Melt pool KR

Antarctic science underpins urgency for climate action

29 October 2021

Antarctica is a key player in informing the world on how to plan, prepare for and protect from the impacts of climate change.

Decisions at next week’s COP26 UN Climate Change Conference are critical to keep Earth’s warming below 1.5 degrees and avoid tipping points which lock in disastrous changes to our climate.

While world leaders gather in Glasgow for the conference, New Zealand scientists are heading to Antarctica to answer some of the most important questions of our time. Their research informs policies that will help shape the future.

The frozen continent covers 10% of Earth’s surface and influences the climate and ocean circulation of the entire planet.

Antarctic Science Platform director Dr Nancy Bertler said the IPCC’s Sixth Assessment Report delivered stark warnings about our future unless global greenhouse gas emissions are cut.

Antarctic geological and ice core research underpinned the report’s conclusion that atmospheric CO2 concentrations are now higher than at any time in at least 2 million years.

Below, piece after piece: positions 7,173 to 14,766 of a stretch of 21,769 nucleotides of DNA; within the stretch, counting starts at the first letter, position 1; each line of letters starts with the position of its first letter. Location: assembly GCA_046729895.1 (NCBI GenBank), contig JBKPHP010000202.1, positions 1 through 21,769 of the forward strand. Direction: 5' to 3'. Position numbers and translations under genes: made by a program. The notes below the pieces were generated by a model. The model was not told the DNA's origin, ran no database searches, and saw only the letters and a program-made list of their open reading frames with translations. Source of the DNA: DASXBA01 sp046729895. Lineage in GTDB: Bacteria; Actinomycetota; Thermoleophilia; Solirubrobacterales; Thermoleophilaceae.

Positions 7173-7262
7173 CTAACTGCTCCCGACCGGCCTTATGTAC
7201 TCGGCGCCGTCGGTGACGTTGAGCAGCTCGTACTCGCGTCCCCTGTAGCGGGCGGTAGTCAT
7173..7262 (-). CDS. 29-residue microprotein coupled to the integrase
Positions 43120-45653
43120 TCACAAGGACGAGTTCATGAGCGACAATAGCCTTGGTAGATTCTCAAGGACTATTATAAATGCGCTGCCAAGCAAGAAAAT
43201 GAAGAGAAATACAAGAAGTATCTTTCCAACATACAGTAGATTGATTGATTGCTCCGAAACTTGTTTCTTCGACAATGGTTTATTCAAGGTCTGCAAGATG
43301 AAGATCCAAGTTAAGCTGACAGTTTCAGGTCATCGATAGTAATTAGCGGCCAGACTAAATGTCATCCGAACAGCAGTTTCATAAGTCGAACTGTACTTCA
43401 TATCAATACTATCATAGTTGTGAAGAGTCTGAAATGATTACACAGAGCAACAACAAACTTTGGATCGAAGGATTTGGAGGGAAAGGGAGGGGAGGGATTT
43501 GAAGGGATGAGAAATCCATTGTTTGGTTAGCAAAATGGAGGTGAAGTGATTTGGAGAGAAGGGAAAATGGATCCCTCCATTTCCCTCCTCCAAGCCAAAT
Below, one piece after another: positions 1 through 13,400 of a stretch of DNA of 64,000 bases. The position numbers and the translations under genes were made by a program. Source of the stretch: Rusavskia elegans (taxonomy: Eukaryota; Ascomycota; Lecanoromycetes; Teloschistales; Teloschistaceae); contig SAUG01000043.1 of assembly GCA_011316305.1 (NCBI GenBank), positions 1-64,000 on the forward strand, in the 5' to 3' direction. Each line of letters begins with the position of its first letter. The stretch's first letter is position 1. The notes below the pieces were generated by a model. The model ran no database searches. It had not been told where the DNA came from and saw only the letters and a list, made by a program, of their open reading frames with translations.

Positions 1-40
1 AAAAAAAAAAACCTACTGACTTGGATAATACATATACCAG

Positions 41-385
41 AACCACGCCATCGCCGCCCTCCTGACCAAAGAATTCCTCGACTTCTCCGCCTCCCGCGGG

Future changes in climate are directly linked to what happens in Antarctica, including potential tipping points for rapid and irreversible sea-level rise.

“The time for action is quickly running out, and we need bold targets and strong commitments to urgently reduce emissions. The choices made today will have long-lasting consequences,” Dr Bertler said.

Antarctica New Zealand Chief Scientist Dr John Cottle said the melting of Antarctic ice is the big wild card. Global sea-level rise of up to 2m by 2100, though considered unlikely, cannot not be ruled out.

“Understanding ice sheet melt will increase confidence in projections for sea-level rise under different emissions pathways, which are effectively different possible futures based on how much CO2 goes into the atmosphere. Ongoing research will reduce uncertainty about what will happen over coming decades.”

Antarctic Science Platform glaciologists and ice sheet modellers, together with international colleagues, were at the cutting of edge of understanding how fast seas may rise, and why.

Such evidence is critically needed by decision makers, both in New Zealand and at COP26, who need to anticipate and manage consequences.

Key findings in the IPCC report from Antarctic research include:

  • Sea level is rising faster than at any point in at least the last 3000 years.
  • Melting ice sheets and glaciers are the dominant contributors to sea-level rise, and the rate of ice sheet loss increased fourfold between 1992–1999 and 2010–2019.
  • Even with reduced emissions, we are likely to see 50cm of sea-level rise by 2100; over 1 m with higher emissions levels.